I hope this introduction explains why I’m going to be talking about music in wrestling. I’ve been thinking about a series like this for a long time, and I’m excited to finally move forward with it.
Let me know your thoughts about this subject (good or bad) in the comments below and have a great day!
Milan Records has announced the first-ever vinyl release of Demon’s Souls (Original Soundtrack),an album of music from the PlayStation®5 console remake of the classic game title, by composer Shunsuke Kida.
Available on CD now, Kida’s score delivers a bold and brilliant soundtrack befitting of the game’s lore. Out Friday, June 18 and available for preorder now, the album’s vinyl edition arrives as a 2-LP deluxe gatefold set featuring artwork by renowned illustrator, designer and artist Ken Taylor – an inside look at the vinyl edition can be found here. Demon’s Souls is currently available for the PlayStation®5 console from Sony Interactive Entertainment (SIE), PlayStation Studios, and Bluepoint Games.
The vinyl will also be available in various vinyl color variants exclusive to Mondo, Light In The Attic Records, Newbury Comic, Channel 3 Records and Black Screen Records; detailed information surrounding each color variant can be found via individual retailers.
In his quest for power, the 12th King of Boletaria, King Allant channeled the ancient Soul Arts, awakening a demon from the dawn of time itself, The Old One. With the summoning of The Old One, a colorless fog swept across the land, unleashing nightmarish creatures that hungered for human souls. Those whose souls were stripped from them, lost their minds – left only with the desire to attack the sane that remained. Now, Boletaria is cut off from the outside world, and the knights who dare penetrate the deep fog to free the land from its plight are never seen again. As a lone warrior who has braved the baneful fog, you must face the hardest of challenges to earn the title “Slayer of Demons” and send The Old One back to its slumber.
On April 9th, Marvel Music/Hollywood Records released The Falcon and the Winter Soldier: Volume 1 (Episodes 1-3) with music composed by Henry Jackman on digital. Marvel Studios’ The Falcon and The Winter Soldier stars Anthony Mackie as Sam Wilson aka The Falcon, and Sebastian Stan as Bucky Barnes aka The Winter Soldier. The pair, who came together in the final moments of “Avengers: Endgame,” team up on a global adventure that tests their abilities—and their patience. Directed by Kari Skogland with Malcolm Spellman serving as head writer, the six-episode series also stars Daniel Brühl as Zemo, Emily VanCamp as Sharon Carter, and Wyatt Russell as John Walker.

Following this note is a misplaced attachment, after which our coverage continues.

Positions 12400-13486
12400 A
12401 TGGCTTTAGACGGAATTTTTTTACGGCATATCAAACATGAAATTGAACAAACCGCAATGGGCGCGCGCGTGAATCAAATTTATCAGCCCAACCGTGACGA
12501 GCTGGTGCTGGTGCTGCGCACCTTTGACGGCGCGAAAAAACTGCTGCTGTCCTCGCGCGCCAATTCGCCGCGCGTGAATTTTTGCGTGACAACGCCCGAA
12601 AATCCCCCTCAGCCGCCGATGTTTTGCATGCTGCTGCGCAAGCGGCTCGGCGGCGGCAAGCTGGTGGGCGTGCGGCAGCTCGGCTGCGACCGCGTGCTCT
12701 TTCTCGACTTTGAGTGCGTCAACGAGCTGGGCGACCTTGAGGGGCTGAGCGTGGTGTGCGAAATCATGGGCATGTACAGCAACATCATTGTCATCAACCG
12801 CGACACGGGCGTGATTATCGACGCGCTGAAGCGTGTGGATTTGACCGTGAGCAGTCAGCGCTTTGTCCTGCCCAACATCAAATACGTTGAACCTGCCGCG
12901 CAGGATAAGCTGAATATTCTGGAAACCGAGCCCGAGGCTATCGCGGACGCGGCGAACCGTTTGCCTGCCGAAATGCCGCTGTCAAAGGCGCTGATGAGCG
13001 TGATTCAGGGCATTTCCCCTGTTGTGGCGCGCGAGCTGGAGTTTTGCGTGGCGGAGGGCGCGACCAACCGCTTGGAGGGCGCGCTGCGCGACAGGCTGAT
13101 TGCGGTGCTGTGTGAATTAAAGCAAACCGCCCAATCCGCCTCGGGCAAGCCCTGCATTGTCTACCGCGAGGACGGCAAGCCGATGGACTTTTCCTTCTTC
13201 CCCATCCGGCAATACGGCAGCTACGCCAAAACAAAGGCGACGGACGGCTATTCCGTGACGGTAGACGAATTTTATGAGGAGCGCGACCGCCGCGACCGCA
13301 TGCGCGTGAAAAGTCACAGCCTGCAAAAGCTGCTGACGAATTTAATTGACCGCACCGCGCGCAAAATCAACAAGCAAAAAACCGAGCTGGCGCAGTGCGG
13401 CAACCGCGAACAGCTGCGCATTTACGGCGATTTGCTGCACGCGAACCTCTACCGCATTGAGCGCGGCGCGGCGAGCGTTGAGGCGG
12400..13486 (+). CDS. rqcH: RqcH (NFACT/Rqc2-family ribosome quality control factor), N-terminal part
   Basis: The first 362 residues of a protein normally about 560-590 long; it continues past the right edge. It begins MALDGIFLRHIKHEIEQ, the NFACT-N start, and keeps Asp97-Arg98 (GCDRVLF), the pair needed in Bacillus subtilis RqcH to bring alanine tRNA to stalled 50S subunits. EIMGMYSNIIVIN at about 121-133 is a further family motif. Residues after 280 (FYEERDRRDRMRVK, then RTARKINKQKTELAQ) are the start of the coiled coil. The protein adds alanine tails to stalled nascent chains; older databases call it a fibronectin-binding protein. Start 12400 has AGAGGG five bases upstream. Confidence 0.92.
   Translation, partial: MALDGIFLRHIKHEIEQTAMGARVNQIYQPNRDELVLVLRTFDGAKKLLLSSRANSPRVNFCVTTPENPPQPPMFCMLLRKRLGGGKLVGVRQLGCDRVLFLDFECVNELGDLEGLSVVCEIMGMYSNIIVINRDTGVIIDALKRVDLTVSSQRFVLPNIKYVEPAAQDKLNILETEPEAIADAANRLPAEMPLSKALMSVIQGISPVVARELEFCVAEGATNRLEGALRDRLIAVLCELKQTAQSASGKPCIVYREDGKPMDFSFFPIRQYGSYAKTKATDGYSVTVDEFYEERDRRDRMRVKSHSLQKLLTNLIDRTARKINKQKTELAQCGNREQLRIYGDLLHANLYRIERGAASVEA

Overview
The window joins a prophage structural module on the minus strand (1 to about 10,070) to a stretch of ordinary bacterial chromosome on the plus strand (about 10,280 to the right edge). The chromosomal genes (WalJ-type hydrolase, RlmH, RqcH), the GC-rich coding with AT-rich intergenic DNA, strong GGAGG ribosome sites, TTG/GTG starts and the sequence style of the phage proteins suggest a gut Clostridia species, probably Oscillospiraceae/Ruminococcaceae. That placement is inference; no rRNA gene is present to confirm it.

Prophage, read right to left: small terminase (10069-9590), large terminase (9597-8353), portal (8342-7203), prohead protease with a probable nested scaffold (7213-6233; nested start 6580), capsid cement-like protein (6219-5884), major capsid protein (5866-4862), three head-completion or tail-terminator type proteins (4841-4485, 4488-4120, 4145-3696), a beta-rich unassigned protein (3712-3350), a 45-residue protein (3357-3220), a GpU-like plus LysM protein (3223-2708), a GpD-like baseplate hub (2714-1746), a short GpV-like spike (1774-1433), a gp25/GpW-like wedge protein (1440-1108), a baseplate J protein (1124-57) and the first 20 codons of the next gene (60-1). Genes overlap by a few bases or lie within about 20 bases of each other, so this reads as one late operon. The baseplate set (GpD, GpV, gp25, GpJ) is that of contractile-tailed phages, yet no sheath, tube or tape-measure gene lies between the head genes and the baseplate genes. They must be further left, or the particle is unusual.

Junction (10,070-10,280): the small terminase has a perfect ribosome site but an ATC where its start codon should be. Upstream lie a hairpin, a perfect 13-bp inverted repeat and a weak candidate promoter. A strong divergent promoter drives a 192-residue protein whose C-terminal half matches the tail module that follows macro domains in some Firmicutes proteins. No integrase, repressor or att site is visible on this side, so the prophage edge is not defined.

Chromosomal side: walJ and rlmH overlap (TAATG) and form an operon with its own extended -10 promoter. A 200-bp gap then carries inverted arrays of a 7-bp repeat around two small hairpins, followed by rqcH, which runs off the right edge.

Though broken up into separate episodes, Jackman’s score for The Falcon and the Winter Soldier is quintessential MCU film music (and I’ll call it that despite the streaming format). It has that perfect blend of suspense and action that I’ve come to love in these movies. This music, as with most scores in the MCU, is good at getting you to hold your breath and lean in to hold more, only to knock you back with a sudden burst of sound. The synthetic elements in the music are something of a surprise, but given that this series is set in (pretty much) the present day (time skip notwithstanding), it makes sense that The Falcon and the Winter Soldier would need as modern-sounding a soundtrack as possible. This show is meant to be something of a thriller after all, and the music definitely creates that idea.
If this is how good the music is for just the first three episodes, I can’t wait to hear Volume 2, which is due to be released on April 30th.
The Falcon and the Winter Soldier: Volume 1 Track List
Louisiana Hero (2:14)
Tough Act to Follow (1:16)
Airborne Operation (5:56)
Smithsonian Tribute (0:53)
What Do You Want? (1:22)
Pluck Up the Nerve (1:53)
New Agitators (1:13)
The Wrong Guy (1:38)
America’s Sweetheart (1:05)
No Parachute (1:29)
Safe House (2:41)
Someone You Should Meet (1:09)
Overlooked For Promotion (1:20)
Warranted Attention (1:03)
Fraying Edges (2:04)
Take One For the Team (2:21)
Unnecessary Use of Force (1:48)
Prison Break (4:41)
A Marriage of Convenience (0:32)
A Pure Heart (1:48)